Podcast listener Sam Shennan in Australia retells the story of shattering his ankle, yet having to just “walk on” despite the injury. “I focused on the positive of the situation and took the opportunity to listen, read, and study how successful people managed to reach self-sustaining,” he says.

Action Step: Do you have a phrase that helps you when you’re stuck? Find or write a phrase that can help you with whatever you are struggling with right now.

4. “My Definite Chief Aim”

In 1969 when he was 29 years old, Bruce Lee wrote a grand goal for himself as a commitment and direction to pursue. He called this “My Definite Chief Aim.”

“I, Bruce Lee, will be the first highest paid Oriental super star in the United States. In return I will give the most exciting performances and render the best of quality in the capacity of an actor. Starting 1970, I will achieve world fame and from then onward till the end of 1980 I will have in my possession $10,000,000. I will live the way I please and achieve inner harmony and happiness.”

Action Step: Write your own Definite Chief Aim. Dream big and remember that a goal is an inspired direction to pursue—not a rigid prison. Wherever your goal takes you, flow like water.

  1. “Absorb what is useful, reject what is useless and add what is essentially your own.”

My father was a man who was always learning, growing, and evolving.

In 1964, the traditional Kung Fu community in San Francisco challenged my father to a fight. They were irritated by this rebellious young upstart who was teaching kung fu to students of all races. He was told that if he lost the fight, he would have to shut down his studio in Oakland. My father agreed to the fight and defeated his opponent in under three minutes. Even though he won the fight, and the right to keep his studio open, he wasn’t happy.

My father also designed graphics, exercise equipment, sculpture, shoes, clothes, and drinks.

He was expecting to take his opponent down in under a minute, but during the fight, his opponent started to run around the room forcing my dad to chase him down. The classic form of kung fu he learned (wing chun) did not prepare him for a real-world fight like this. So my father began creating his own style called “jeet kune do,” discarding parts of the classical form that did not serve him, and evolve the art to suit his own body.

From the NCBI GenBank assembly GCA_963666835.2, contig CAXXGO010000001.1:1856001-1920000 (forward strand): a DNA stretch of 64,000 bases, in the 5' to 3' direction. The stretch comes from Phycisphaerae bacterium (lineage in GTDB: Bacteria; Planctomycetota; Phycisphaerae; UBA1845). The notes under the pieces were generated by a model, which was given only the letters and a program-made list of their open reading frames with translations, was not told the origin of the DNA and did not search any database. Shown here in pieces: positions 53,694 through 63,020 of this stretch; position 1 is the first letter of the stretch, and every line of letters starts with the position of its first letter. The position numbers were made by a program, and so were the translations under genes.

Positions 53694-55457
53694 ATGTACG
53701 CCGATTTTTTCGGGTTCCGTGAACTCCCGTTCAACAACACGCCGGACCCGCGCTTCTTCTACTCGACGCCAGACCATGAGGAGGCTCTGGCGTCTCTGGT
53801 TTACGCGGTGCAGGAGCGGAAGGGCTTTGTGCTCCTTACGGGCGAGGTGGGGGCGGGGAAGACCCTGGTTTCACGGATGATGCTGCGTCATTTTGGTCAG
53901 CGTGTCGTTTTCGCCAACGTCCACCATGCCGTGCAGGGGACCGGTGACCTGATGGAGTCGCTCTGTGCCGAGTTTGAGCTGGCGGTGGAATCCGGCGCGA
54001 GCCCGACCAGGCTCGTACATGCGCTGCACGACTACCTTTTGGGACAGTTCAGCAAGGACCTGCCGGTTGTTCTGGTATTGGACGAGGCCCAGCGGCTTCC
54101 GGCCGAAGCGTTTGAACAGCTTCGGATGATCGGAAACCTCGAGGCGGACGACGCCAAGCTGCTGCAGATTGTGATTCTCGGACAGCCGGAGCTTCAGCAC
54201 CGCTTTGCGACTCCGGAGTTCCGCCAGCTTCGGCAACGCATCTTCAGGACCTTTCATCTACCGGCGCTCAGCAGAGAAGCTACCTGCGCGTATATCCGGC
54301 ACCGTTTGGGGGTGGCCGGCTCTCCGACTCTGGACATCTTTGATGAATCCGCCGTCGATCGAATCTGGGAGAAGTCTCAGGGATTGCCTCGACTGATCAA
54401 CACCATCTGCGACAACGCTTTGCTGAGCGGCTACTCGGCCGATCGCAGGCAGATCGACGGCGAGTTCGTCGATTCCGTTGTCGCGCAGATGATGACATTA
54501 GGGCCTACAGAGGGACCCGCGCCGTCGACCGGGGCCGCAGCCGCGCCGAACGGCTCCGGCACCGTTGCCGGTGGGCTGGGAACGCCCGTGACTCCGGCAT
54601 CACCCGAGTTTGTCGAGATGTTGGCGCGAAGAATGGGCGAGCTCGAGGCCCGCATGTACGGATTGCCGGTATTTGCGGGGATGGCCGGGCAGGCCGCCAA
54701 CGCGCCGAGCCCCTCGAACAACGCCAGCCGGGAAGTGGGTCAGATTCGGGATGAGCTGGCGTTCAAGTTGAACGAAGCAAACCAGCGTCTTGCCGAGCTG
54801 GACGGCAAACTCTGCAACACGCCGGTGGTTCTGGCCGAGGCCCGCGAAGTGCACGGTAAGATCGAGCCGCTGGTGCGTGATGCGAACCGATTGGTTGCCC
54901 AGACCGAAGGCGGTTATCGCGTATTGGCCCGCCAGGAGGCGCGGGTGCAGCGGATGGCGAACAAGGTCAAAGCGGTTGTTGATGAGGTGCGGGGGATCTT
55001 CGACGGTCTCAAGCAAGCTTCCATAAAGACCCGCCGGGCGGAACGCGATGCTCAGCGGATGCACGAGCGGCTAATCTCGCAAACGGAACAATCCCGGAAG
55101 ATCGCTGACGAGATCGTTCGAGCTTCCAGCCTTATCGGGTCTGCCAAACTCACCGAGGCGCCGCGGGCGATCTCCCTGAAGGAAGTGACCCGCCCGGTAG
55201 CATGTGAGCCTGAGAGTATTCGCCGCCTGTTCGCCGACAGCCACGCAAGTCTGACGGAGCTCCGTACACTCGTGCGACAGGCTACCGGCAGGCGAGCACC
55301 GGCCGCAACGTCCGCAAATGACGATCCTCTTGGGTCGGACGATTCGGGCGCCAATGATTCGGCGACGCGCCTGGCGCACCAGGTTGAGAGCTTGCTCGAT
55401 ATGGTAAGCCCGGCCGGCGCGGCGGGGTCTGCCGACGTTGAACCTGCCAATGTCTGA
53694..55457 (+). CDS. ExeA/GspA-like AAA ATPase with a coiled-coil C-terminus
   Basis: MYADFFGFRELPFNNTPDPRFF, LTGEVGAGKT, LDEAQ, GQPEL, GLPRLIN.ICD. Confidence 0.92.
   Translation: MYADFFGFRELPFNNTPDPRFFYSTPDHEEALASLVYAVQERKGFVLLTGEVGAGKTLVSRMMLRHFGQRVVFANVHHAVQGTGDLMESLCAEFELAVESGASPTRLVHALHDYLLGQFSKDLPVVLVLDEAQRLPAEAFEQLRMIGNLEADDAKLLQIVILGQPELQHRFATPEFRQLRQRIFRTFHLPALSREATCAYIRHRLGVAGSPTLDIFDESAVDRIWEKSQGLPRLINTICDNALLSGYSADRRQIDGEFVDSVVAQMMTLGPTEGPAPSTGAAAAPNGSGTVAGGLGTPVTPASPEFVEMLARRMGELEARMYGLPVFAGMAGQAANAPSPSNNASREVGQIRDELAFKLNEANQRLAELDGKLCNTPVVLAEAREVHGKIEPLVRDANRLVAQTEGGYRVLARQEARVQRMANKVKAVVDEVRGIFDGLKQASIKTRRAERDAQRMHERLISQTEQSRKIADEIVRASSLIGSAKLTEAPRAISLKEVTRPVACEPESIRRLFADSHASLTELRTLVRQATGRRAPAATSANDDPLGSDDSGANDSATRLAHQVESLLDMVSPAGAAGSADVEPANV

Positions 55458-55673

Action Step: If you are repeating an old practice, pattern, or path that is no longer working for you, is there a way to modify it to be more useful? You don’t need to stay on a road that someone else paved. You can create one that suits your unique mission.

  1. “Using no way as way, having no limitation as limitation.”

My father also designed graphics, exercise equipment, sculpture, shoes, clothes, and drinks. One of his famous designs is a series of four stages of self cultivation.

  • Partiality: a separated yin/yang symbol representing a separated identity that runs to extremes and is not in harmony with itself.
  • Fluidity: a unified yin/yang symbol which represents an achievement of balance between the masculine and feminine natures and arrows showing the constant interplay between the two.
  • Emptiness: the formless form. Empty your mind and let it be free and uncluttered, ready to respond in the moment.
  • The Core Symbol of Jeet Kune Do: representing the ultimate self realized man. The Chinese writing reads: “Using no way as way, having no limitation as limitation.”

Action Step: Look at the four stages of self-cultivation and identify where you are on your own journey. Journal about where you are right now and how you would like to grow.

  1. “Under the sky, under the heavens there is but one family.”

My dad never felt competitive with anyone; he was on a mission to become the most actualized Bruce Lee he could be. In my dad’s kung fu studio, his students were women and men of all colors and backgrounds. He truly believed that we were all brothers and sisters—a family of man.

Actor George Takei says, “Bruce Lee made a tremendous impact on me and on the world’s psyche. He was an action hero when we’d been saddled with all these one-dimensional stereotypes: the servant, the buffoon, or the enemy. He was someone Asians could be proud of.”

Action Step: Think about a group, community, or individual who you have negative or stereotypical judgments about. Can you create a moment of common ground where you can see each other as human beings? It could be a brief conversation about a favorite food, a movie, love for animals, etc. Something that gives you the experience of our human connectedness. We all have much more in common than we think.

Reference: The Bruce Lee podcast, an easy toolkit for people who want to lead a more harmonious and fulfilling life. My father’s philosophies have helped. Bruce Lee is a bright beacon in today’s world where strong, actualized men are needed. He speaks to the idea of taking action within the context of compassion that resonates with today’s youth who are trying to find their way in a shifting landscape